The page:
By Anthony M. Wachinski, Ph.D., P.E. And Charles Liu, PhD, PE

Small communities of up to 10,000 people typically utilize up to one million gallons of potable water daily. Microfiltration membrane technology provides a unique design solution for such communities. This is especially true in remote locations where of space and personnel are limited and where environmental considerations restrict or prohibit chemical and/or sludge disposal. Small system footprints allow retrofit into existing buildings or installation into prefabricated structures. Membrane systems are much less dependent upon operator attention than conventional filtration systems because they offer remote monitoring capabilities and system automation. High quality drinking water (turbidity < 0.1NTU) can be assured by microfiltration membranes, which effectively remove Cryptosporidium and Giardia and exceed Surface Water Treatment Rule (SWTR) log removal requirements.

Hollow fiber microfiltration membrane systems made of the fluorocarbon, polyvinylidene fluoride, provide comprehensive oxidant compatibility that allows the oxidation and subsequent removal of iron, manganese; taste and odor compounds are oxidized or removed by coagulants or powdered activated carbon. Automated integrity test procedures assure long-term membrane reliability.

This article discusses design considerations for hollow fiber microfiltration (MF) membrane systems used to provide drinking water for small communities. Small systems are defined as million gallons per day (gpd) or a population equivalent of 10,000 people.

At this time, hollow fiber MF membrane systems are the best available technology for small communities treating surface and groundwaters to meet Safe Water Drinking Act (SWDA) standards. Compared to conventional treatment technologies, MF systems require less space (smaller footprint), minimal chemical pretreatment, less operator attention and can be monitored and operated remotely. MF membrane systems with a nominal pore size of 0.1 micron provide a physical barrier to protozoa such as Cryptosporidium, Giardia and to the bacteria such as E. Coli. This is significant because the recently published Long-Term 2 Enhanced Surface Water Treatment Rule (LT2 ESWTR) would require public water systems to have additional treatment to guarantee the safety of drinking water if their source water is subject to increasing risks of contamination by Cryptosporidium. Due to its high chlorine resistance and concerns associated with the formation of disinfection-by-product (DPB), conventional water treatment process such as chlorination cannot be used for the compliance of the LT2 ESWTR. Therefore, low-pressure membranes such microfiltration and ultrafiltration will play an important role for the rule compliance.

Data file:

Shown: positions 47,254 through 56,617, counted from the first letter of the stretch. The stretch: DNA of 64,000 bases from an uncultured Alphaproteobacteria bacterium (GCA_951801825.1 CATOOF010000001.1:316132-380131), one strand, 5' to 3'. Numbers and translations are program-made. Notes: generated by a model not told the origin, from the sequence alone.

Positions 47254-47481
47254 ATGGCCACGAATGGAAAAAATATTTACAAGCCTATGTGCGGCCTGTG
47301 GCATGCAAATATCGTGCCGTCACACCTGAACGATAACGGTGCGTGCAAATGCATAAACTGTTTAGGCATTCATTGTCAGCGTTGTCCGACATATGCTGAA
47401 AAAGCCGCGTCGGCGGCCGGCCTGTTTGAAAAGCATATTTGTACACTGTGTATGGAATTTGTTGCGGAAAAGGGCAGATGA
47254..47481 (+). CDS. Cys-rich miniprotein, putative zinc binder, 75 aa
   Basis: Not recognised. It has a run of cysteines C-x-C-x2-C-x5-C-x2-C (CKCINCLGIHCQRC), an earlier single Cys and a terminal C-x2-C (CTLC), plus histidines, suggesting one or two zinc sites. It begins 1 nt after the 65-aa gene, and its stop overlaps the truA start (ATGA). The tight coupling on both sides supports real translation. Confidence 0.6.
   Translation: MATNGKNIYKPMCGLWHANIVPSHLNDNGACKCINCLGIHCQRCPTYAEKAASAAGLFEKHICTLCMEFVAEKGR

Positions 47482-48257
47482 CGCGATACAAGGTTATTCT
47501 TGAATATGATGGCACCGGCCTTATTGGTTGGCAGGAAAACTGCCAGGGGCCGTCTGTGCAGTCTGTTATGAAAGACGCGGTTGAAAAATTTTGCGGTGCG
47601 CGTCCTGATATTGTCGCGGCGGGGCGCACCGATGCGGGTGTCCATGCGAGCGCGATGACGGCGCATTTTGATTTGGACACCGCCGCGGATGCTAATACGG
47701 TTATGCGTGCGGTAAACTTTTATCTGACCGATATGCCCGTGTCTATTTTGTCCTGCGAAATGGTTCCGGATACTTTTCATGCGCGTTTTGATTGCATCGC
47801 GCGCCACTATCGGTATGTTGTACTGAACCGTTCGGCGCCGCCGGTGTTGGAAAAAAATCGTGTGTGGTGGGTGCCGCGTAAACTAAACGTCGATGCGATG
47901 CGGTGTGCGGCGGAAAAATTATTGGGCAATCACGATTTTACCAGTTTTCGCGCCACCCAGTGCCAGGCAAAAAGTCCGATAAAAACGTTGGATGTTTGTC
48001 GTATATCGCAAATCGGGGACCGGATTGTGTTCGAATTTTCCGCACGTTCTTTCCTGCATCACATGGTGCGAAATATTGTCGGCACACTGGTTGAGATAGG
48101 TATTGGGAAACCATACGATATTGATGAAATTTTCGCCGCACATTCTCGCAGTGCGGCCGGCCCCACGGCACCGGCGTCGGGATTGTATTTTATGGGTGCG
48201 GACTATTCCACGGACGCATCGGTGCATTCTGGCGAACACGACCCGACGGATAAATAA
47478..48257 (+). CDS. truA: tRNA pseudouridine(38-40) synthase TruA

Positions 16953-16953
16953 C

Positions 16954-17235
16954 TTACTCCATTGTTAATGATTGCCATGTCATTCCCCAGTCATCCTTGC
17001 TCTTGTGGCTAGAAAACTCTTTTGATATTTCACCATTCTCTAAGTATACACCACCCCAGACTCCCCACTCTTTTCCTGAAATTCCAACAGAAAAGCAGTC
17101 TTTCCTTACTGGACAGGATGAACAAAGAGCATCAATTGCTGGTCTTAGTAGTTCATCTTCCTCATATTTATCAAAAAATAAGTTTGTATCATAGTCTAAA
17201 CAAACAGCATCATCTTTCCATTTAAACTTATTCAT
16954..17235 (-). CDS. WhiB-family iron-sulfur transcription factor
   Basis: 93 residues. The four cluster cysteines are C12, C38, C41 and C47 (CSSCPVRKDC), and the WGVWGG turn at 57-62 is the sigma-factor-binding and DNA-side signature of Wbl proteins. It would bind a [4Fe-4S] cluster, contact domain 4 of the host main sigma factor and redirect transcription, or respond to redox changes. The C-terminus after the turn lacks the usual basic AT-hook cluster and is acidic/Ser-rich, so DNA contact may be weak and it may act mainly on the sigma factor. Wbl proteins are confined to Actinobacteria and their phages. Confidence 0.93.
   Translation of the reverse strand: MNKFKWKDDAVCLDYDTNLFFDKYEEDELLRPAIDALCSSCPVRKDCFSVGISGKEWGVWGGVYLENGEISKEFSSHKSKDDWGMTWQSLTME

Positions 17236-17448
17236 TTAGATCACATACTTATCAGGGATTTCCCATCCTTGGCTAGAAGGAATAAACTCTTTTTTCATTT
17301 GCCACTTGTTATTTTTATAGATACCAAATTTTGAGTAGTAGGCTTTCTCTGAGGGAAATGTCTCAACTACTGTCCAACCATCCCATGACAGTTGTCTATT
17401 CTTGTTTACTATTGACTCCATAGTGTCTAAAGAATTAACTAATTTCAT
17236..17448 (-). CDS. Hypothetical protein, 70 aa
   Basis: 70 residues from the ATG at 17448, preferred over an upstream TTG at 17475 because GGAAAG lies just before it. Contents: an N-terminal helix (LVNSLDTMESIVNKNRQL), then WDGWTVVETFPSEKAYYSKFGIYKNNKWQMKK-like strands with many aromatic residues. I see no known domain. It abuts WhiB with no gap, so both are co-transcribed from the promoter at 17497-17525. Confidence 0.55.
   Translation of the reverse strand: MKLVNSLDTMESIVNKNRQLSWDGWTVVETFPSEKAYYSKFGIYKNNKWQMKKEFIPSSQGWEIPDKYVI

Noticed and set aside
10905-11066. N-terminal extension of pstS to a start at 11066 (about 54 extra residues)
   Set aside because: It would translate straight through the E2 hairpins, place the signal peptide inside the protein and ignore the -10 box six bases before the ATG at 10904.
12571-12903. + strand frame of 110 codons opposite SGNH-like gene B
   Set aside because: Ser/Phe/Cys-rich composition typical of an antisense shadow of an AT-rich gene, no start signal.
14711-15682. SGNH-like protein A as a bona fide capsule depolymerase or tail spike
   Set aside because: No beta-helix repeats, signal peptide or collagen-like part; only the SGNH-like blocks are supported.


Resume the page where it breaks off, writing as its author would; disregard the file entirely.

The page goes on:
Design considerations
The design of MF systems to successfully provide safe drinking water for a 20- to 30-year period must consider a wide range of issues such as:

  • System certification
  • Quality assurance monitoring
  • Membrane selection
  • Operation
  • Module design
  • Other standards

System certification
In the US, small membrane systems should be NSF-61 System certified and should hold a third party performance evaluation as defined by the US Environmental Protection Agency (US EPA)/National Sanitation Foundation (NSF) Environmental Technology Verification (ETV) Program. NSF-61 system certification ensures the small community that its water treatment membrane system is constructed of materials that will not release harmful chemicals into the product water; the ETV report verifies the system performance claims made by the manufacturer. This verification should substantially reduce the need for pilot testing and review by regulatory agencies, which in turn reduces overall costs for the community.

Membrane selection
Membranes are defined and classified according to their nominal pore size or nominal molecular weight cutoff (MWCO). Nominal pore size refers to the smallest pore size in the membrane matrix. MWCO refers to the smallest molecule retained by the membrane, most often expressed in Daltons.

Microfiltration (MF) is a size-exclusion, pressure-driven membrane process that operates at ambient temperature. It is usually considered an intermediate between ultrafiltration (UF) and multi-media granular filtration with pore sizes ranging from 0.10 to 10 microns. It is an effective barrier for particles, bacteria and protozoan cysts. It operates at pressures between 10 and 30 pounds per square inch (psi).

UF membrane systems retain particulate, bacteria, protozoa, viruses and organic molecules greater than their MWCO. It operates at pressures between 10 and 50 psi.

Nanofiltration (NF) membrane systems retain dissolved organic compounds in the range of 200 to 400 Daltons, essentially all multivalent cations and anions and a fraction of the monovalent species. NF membranes are often used to soften water. They effectively remove disinfection by-product precursors such as humic acid. They operate at pressures between 50 and 150 psi.